Analysis: Williams’s Two Hats May Mean Many Quandaries…
SPRINGFIELD—To the surprise of few, State Representative Bud Williams announced Monday he would not relinquish his City Council seat after being sworn into the 190th General Court last Wednesday. Resigning mid-way through his eleventh term would have deeded it to 2015 rival, Jesse Lederman.
Claiming the decision made was in Springfield’s best interests, Williams also declared he would be keeping part of his Council salary a shift from an earlier promise to forego it. Yet Williams’s move could become a legal and political obstacle course for the freshman rep.
Williams represents the 11th Hampden District, which covers Bay, Hill-McKnight Six Corners and parts of adjacent neighborhoods including Pine Point and East Forest Park. As an at-large councilor he serves the entire city.
Williams’s decision was first reported by The Republican.
City political sources have said Williams did not want Lederman to take the seat. As the runner-up with the most votes in 2015’s Council election, Lederman has the right to fill at-large vacancy. That, perhaps, prompted Williams’s repeated, delays in announcing his intentions during and since.
The two sparred over campaign contributions and the proposed Page Boulevard biomass plant. Lederman managed the campaign of Williams’s chief primary rival, Benjamin Swan Jr as well.
Williams flatly denied any antipathy, calling Lederman “a fine young man.”
“It’s not personal,” he insisted in an interview at City Hall Monday.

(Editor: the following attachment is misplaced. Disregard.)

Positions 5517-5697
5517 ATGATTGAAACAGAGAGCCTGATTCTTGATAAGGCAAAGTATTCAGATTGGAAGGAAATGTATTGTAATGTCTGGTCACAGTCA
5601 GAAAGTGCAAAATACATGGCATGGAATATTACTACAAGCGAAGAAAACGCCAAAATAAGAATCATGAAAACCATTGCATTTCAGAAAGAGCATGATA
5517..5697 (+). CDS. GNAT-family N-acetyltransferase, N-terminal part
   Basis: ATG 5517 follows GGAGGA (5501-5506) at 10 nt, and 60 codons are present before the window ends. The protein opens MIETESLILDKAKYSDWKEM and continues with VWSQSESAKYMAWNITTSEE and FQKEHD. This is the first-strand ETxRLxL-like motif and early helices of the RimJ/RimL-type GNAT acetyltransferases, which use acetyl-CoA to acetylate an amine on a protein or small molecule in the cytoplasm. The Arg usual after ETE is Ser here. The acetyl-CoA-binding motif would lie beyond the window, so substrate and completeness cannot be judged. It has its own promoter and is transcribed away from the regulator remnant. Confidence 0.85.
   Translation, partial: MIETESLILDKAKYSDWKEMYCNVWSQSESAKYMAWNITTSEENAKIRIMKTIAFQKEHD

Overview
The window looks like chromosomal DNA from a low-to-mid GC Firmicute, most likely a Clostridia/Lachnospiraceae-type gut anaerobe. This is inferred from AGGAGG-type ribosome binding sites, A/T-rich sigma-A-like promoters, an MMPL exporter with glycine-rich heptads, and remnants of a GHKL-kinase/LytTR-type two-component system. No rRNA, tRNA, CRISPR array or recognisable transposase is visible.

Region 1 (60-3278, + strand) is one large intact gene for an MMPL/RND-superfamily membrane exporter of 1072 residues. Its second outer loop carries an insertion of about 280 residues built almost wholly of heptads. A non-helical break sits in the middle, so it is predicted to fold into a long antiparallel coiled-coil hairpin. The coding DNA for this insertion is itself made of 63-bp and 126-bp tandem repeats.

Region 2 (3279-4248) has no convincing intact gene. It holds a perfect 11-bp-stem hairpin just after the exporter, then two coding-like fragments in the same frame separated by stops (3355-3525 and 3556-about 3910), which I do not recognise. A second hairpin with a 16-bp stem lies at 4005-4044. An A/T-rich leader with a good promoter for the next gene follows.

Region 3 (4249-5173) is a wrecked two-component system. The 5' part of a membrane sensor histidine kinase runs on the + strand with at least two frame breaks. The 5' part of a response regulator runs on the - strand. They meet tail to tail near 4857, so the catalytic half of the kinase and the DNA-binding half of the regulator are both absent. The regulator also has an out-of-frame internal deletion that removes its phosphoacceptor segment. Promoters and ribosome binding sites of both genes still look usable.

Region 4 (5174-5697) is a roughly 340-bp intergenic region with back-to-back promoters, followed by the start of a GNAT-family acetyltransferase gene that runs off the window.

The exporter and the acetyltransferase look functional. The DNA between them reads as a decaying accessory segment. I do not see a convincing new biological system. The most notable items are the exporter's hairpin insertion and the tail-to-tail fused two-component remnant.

Putative Williams allies have been cool to Lederman. Point of View, a monthly newsmagazine geared toward Springfield’s African-American community, slammed Lederman—though not by name—as “simply unacceptable” and “too much into himself.”
Publisher Frederick Hurst, who owns the newsmagazine with his wife Marjorie, also owns property with Williams’s wife per state corporate records. Both Hursts have known Williams for years and both attended his swearing in last Wednesday. However, their presence was likely reportorial, too.
Williams claimed an “overwhelming” response from the community prompted his decision. At best public opinion was divided. Letters to the editor went both ways and The Republican’s editorial board urged Williams to give up City Hall and focus on the State House.
Keeping both seats is not unprecedented, but rare. Cambridge City Councilor Timothy Toomey continued to seek reelection to both until Michael Connolly unseated him in the legislature last year. Holyoke Rep Aaron Vega served out his Council term after election to the House in 2012. The most prominent example of former Lawrence Mayor William Lantigua’s attempt to serve as both rep and mayor. He resigned the former amid criticism.
Unlike Springfield, Holyoke does not fill vacancies with the next highest vote—the Council chooses a replacement. That smacks many Holyokers as undemocratic and played a role in Vega’s decision.
Williams’s plans do include one major shift, however.
Williams reversed a November promise to decline his Council salary while in the legislature. He will give some away to charity, but keep the rest to finance Council-related expenses. Why Williams did not consider this—after 21 years on the Council—when he made his earlier promise is unclear.
Williams makes $19,500 as a Councilor plus $62,547 as a state representative. A retired probation officer, he also receives an annual pension of $50,900 according to state records. As a state rep, he is also eligible for travel per diems to the State House.
The switch threatens to provoke critics of government and Democratic leadership in Beacon Hill. Richard Theroux, an Agawam Town Councilor, fled the 3rd Hampden House race last year after The Boston Herald targeted his pension and stipends from Agawam and a county retirement board.